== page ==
Phillies general manager Ruben Amaro Jr. revealed that Cole Hamels dealt with “some shoulder soreness at the end of the season” and then experienced more problems when he “got aggressive” in his offseason throwing program.
However, the GM assured Jim Salisbury of CSNPhilly.com that it’s not a long-term worry, saying:
I’d be concerned if this was an issue, but we don’t view this as an issue at all. … We shut him down for a couple of weeks, but he’s fine now. He was being proactive more than anything else, which is good. We backed him off and slowed him down, but he’s back throwing now and doing fine. He’s had no complaints.
Of course, it’s worth noting that Amaro and the Phillies have been less than forthcoming about some significant injuries in recent years, often downplaying the severity or simply obscuring details.
For now Amaro is saying that Hamels’ shoulder soreness was “not uncommon” and Salisbury notes that the Phillies put the 29-year-old left-hander through a full slate of medical testing before inking a six-year, $144 million contract extension five months ago. And he went 3-0 with a 3.38 ERA in six September starts, posting a 44/7 K/BB ratio in 38 innings.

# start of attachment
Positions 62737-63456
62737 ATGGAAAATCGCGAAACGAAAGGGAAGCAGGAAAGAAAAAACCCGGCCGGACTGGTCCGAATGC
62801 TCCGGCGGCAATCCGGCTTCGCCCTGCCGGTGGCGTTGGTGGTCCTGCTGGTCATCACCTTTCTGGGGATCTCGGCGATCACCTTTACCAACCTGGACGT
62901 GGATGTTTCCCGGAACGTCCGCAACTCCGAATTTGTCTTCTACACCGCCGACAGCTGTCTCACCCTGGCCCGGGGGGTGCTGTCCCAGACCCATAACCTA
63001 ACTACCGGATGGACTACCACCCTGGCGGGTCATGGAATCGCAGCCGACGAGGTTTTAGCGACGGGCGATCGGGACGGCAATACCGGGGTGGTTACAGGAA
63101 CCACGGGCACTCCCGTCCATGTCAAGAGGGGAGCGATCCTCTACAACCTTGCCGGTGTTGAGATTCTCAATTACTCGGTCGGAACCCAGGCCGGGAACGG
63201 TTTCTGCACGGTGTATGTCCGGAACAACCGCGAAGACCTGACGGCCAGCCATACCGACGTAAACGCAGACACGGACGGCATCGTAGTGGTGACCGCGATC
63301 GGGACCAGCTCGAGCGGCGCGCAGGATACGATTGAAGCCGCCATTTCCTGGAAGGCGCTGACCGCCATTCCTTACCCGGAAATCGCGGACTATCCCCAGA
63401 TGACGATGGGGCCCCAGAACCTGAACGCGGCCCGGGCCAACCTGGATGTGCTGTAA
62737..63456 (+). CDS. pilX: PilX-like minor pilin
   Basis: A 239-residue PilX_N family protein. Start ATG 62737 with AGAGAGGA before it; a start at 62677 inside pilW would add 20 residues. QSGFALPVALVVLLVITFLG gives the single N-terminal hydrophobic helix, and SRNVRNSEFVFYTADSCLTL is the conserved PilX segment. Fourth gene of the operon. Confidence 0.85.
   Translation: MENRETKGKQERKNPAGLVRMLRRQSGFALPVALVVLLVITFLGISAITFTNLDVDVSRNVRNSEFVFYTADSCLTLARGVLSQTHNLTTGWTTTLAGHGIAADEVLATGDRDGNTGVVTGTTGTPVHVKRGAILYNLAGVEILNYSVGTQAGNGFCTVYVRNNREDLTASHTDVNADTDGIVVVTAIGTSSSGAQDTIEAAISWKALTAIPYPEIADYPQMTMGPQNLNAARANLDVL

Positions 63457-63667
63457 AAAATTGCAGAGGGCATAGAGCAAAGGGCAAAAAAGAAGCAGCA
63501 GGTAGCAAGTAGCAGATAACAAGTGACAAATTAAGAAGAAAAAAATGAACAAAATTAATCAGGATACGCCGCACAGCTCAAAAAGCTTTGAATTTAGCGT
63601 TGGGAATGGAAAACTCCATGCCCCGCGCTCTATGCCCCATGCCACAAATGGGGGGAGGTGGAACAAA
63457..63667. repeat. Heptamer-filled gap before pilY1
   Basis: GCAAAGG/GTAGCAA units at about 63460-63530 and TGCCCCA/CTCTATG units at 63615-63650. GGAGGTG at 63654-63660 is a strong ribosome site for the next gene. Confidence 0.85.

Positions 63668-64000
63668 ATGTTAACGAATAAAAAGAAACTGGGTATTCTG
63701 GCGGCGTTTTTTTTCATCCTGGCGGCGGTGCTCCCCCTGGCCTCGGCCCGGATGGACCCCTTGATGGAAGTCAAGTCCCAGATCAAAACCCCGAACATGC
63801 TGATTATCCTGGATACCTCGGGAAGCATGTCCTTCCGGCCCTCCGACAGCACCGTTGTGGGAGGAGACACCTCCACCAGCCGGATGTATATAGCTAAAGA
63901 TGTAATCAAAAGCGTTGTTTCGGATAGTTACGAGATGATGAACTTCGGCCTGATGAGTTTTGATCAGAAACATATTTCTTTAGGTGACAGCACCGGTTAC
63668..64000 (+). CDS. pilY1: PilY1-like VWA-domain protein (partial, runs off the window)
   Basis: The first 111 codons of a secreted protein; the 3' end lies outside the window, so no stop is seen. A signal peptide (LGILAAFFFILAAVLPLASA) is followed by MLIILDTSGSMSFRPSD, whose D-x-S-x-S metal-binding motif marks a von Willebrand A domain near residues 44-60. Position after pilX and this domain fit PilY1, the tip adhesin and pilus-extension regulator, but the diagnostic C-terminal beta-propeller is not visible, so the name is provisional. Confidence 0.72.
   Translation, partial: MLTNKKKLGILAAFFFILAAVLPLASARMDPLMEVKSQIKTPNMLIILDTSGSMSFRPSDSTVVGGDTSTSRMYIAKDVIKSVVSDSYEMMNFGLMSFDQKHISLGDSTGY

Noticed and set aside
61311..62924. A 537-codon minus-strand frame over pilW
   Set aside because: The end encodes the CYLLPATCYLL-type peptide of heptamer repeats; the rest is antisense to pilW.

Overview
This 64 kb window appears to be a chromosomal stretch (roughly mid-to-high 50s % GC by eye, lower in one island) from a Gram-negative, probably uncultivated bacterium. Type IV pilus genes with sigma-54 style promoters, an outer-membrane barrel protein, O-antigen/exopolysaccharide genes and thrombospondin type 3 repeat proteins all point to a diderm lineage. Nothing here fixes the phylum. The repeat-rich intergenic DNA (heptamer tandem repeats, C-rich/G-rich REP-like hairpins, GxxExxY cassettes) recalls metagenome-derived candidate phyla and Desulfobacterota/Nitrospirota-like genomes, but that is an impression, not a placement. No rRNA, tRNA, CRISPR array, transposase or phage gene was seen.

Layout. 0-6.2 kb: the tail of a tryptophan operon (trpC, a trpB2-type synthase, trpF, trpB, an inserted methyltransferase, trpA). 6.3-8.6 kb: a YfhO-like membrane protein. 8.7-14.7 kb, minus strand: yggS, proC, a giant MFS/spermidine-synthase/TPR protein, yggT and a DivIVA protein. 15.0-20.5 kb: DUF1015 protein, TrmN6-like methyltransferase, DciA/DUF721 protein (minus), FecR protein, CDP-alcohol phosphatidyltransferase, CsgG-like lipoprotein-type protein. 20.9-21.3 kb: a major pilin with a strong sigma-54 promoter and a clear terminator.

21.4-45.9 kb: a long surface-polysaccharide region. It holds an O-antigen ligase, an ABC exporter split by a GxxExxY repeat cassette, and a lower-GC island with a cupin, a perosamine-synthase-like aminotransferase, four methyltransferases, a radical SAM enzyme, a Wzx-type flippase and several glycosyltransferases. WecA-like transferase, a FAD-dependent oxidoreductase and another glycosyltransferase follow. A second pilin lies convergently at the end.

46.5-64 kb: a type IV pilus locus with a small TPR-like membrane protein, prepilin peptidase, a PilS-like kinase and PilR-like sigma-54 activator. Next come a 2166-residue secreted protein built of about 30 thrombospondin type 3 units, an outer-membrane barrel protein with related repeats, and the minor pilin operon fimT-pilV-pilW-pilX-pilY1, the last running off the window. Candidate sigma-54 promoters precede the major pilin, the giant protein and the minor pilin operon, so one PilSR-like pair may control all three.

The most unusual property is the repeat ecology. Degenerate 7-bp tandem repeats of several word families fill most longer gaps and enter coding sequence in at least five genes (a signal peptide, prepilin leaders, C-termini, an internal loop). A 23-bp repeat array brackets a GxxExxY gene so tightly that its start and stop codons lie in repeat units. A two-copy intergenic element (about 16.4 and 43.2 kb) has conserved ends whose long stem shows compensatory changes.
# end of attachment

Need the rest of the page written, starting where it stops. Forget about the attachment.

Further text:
For a few days, it looked like Aaron Judge was finally hitting his stride in the postseason. He was still striking out at a regular clip, piling more and more strikeouts atop the 16 he racked up in the Division Series, but he was mashing, too. He engineered a three-run homer during Game 3 of the Championship Series, followed by another blast and game-tying double in Game 4. His one-out double helped pad a five-run lead in Game 5, while his 425-footer off of Brad Peacock barely made a dent during a 7-1 loss in Game 6. And then Lance McCullers‘ curveball found and fooled him, as it did five of the 14 batters it met in Game 7:
The strikeout was Judge’s first of the evening and 27th since the start of the playoffs. No other major league batter has racked up that many strikeouts in a single postseason, though Alfonso Soriano’s 26-strikeout record in 2003 comes the closest. Within that record, Judge also collected three golden sombreros (four strikeouts in a single game), narrowly avoiding the dreaded platinum sombrero (five strikeouts in a single game).
It’s an unfortunate footnote to a spectacular year for the rookie outfielder, who decimated the competition with 52 home runs and 8.2 fWAR during the regular season and was a pivotal part of the Yankees’ playoff run. Thankfully, the image of McCullers’ curveball darting just under Judge’s bat won’t be the image that sticks with us for years to come. Instead, it’ll look something like this: